The novel field of quantum computation and quantum information has gathered significant momentum in the last few years. It has the potential to radically impact the future of information technology and influence the development of modern society. The construction of practical, general purpose quantum computers has been challenging, but quantum cryptographic and communication devices have been available in the commercial marketplace for several years. Quantum networks have been built in various cities around the world and a dedicated satellite has been launched by China to provide secure quantum communication. Such new technologies demand rigorous analysis and verification before they can be trusted in safety- and securitycritical applications. Experience with classical hardware and software systems has shown the difficulty of achieving robust and reliable implementations. We present a concurrent language for describing quantum systems, and develop verification techniques for checking equivalence between processes described in the language. The language has well-defined operational and superoperator semantics for protocols that are functional, in the sense of computing a deterministic input-output relation for all interleavings arising from concurrency in the system. We have implemented a tool which takes the specification and implementation of quantum protocols, described in the input language, and automatically checks their equivalence. For efficiency purposes, we restrict ourselves to Clifford operators in the stabilizer formalism, but we are able to verify protocols over all input states. We have specified and verified a collection of interesting and practical quantum protocols ranging from quantum communication and quantum cryptography to quantum error correction.

In the last years, model checking with interval temporal logics is emerging as a viable alternative to model checking with standard point-based temporal logics, such as LTL, CTL, CTL*, and the like. The behavior of the system is modelled by means of (finite) Kripke structures, as usual. However, while temporal logics which are interpreted "point-wise" describe how the system evolves state-by-state, and predicate properties of system states, those which are interpreted "interval-wise" express properties of computation stretches, spanning a sequence of states. A proposition letter is assumed to hold over a computation stretch (interval) if and only if it holds over each component state (homogeneity assumption). A natural question arises: is there any advantage in replacing points by intervals as the primary temporal entities, or is it just a matter of taste? In this paper, we study the expressiveness of Halpern and Shoham's interval temporal logic (HS) in model checking, in comparison with those of LTL, CTL, and CTL*. To this end, we consider three semantic variants of HS: the state-based one, introduced by Montanari et al., that allows time to branch both in the past and in the future, the computation-tree-based one, that allows time to branch in the future only, and the trace-based variant, that disallows time to branch. These variants are compared among themselves and to the aforementioned standard logics, getting a complete picture. In particular, we show that HS with trace-based semantics is equivalent to LTL (but at least exponentially more succinct), HS with computation-tree-based semantics is equivalent to finitary CTL*, and HS with state-based semantics is incomparable with all of them (LTL, CTL, and CTL*).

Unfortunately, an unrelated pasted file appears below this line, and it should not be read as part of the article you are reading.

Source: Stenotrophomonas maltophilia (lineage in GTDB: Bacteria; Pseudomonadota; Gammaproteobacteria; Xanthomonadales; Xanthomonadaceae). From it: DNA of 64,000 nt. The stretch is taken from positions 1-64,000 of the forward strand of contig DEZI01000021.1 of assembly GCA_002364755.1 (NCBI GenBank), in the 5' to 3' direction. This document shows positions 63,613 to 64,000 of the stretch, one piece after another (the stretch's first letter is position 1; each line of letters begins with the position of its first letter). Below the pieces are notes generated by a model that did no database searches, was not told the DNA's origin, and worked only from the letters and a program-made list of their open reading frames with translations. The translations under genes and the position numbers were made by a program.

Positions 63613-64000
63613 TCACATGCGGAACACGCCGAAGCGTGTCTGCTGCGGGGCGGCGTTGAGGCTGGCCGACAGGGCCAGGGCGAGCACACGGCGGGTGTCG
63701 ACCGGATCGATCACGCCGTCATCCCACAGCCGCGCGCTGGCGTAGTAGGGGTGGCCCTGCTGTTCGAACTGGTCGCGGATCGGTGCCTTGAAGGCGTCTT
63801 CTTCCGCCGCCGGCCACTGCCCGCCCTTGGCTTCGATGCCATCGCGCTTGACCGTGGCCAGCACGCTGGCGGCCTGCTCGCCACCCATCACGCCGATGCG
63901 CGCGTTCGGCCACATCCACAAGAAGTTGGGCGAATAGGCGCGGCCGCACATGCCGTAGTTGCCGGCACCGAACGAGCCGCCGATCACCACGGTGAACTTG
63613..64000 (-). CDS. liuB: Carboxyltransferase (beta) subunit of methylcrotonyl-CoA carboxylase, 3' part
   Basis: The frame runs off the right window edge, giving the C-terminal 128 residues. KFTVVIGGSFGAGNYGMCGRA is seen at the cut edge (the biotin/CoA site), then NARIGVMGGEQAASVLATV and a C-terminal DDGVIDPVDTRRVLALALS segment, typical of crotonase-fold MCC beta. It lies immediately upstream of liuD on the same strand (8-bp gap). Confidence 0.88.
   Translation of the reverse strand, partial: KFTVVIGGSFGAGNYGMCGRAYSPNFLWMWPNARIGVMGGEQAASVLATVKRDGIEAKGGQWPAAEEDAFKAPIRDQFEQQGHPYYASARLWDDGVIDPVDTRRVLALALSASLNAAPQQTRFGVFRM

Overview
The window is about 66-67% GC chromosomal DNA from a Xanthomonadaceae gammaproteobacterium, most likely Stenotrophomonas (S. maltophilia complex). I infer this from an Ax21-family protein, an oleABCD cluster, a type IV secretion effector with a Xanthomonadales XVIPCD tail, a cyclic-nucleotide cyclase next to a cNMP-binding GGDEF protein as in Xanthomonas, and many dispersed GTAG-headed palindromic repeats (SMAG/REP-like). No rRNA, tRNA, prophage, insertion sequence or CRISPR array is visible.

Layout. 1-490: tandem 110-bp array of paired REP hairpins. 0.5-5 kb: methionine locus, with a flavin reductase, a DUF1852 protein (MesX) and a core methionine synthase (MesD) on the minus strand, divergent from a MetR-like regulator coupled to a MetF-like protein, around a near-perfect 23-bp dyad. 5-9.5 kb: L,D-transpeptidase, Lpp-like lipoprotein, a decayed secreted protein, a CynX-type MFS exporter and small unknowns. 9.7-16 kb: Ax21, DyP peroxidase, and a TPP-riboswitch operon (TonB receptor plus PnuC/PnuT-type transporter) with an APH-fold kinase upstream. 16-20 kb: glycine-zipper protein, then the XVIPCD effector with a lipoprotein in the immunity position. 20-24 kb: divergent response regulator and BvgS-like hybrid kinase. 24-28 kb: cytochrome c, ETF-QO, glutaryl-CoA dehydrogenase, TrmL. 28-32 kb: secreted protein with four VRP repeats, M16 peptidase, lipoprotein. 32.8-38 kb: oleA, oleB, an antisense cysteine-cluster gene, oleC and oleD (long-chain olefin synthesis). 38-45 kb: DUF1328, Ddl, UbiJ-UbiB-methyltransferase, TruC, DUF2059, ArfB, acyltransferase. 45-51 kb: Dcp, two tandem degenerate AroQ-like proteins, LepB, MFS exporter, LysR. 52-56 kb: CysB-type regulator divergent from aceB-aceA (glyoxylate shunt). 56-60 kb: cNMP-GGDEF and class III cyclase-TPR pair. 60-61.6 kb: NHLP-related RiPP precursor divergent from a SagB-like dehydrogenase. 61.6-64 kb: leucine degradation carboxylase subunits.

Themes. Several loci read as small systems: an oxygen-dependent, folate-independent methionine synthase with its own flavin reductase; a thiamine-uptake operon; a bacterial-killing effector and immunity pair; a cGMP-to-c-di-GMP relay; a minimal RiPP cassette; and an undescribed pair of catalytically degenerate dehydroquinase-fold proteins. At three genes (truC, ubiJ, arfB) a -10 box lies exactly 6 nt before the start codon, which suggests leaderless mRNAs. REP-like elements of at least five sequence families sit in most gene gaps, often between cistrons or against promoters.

MMT is a framework for designing and implementing formal systems in a way that systematically abstracts from theoretical and practical aspects of their type theoretical and logical foundations. Thus, definitions, theorems, and algorithms can be stated independently of the foundation, and language designers can focus on the essentials of a particular foundation and inherit a large scale implementation from MMT at low cost. Going beyond the similarly-motivated approach of meta-logical frameworks, MMT does not even commit to a particular meta-logic---that makes \mmt level results harder to obtain but also more general. We present one such result: a foundation-independent type reconstruction algorithm. It realizes the foundation-independent aspects generically relative to a set of rules that supply the foundation-specific knowledge. Maybe surprisingly, we see that the former covers most of the algorithm, including the most difficult details. Thus, we can easily instantiate our algorithm with rule sets for several important language features including, e.g., dependent function types. Moreover, our design is modular such that we obtain a type reconstruction algorithm for any combination of these features.

The notions of strong/weak approximations are studied extensively in recent years. These approximations are based on a structure of the form $(U,\{R_i\}_{i\in N})$, called the multiple-source approximation system (MSAS), where $R_i$ is an equivalence relation on $U$, and $N$ is an initial segment of the set $\mathbb{N}$ of natural numbers. The aim of the current article is twofold. On the one hand, we propose and explore a simple modal language and semantics that can be used to reason about the strong/weak approximations of concepts. On the other hand, we take a coalgebraic approach with the aim to connect two different areas of research viz. coalgebra and rough set theory. Further, our study is not confined to collection of equivalence relations only, but other types of relations are also considered. This study is important keeping in view the notions of generalized approximation spaces with relations other than equivalence.

The complexity of large-scale distributed systems, particularly when deployed in physical space, calls for new mechanisms to address composability and reusability of collective adaptive behaviour. Computational fields have been proposed as an effective abstraction to fill the gap between the macro-level of such systems (specifying a systems collective behaviour) and the micro-level (individual devices actions of computation and interaction to implement that collective specification), thereby providing a basis to better facilitate the engineering of collective APIs and complex systems at higher levels of abstraction. This paper proposes a full formal foundation for field computations, in terms of a core (higher-order) calculus of computational fields containing a few key syntactic constructs, and equipped with typing, denotational and operational semantics. Critically, this allows formal establishment of a link between the micro- and macro-levels of collective adaptive systems, by a result of full abstraction and adequacy for the (aggregate) denotational semantics with respect to the (per-device) operational semantics.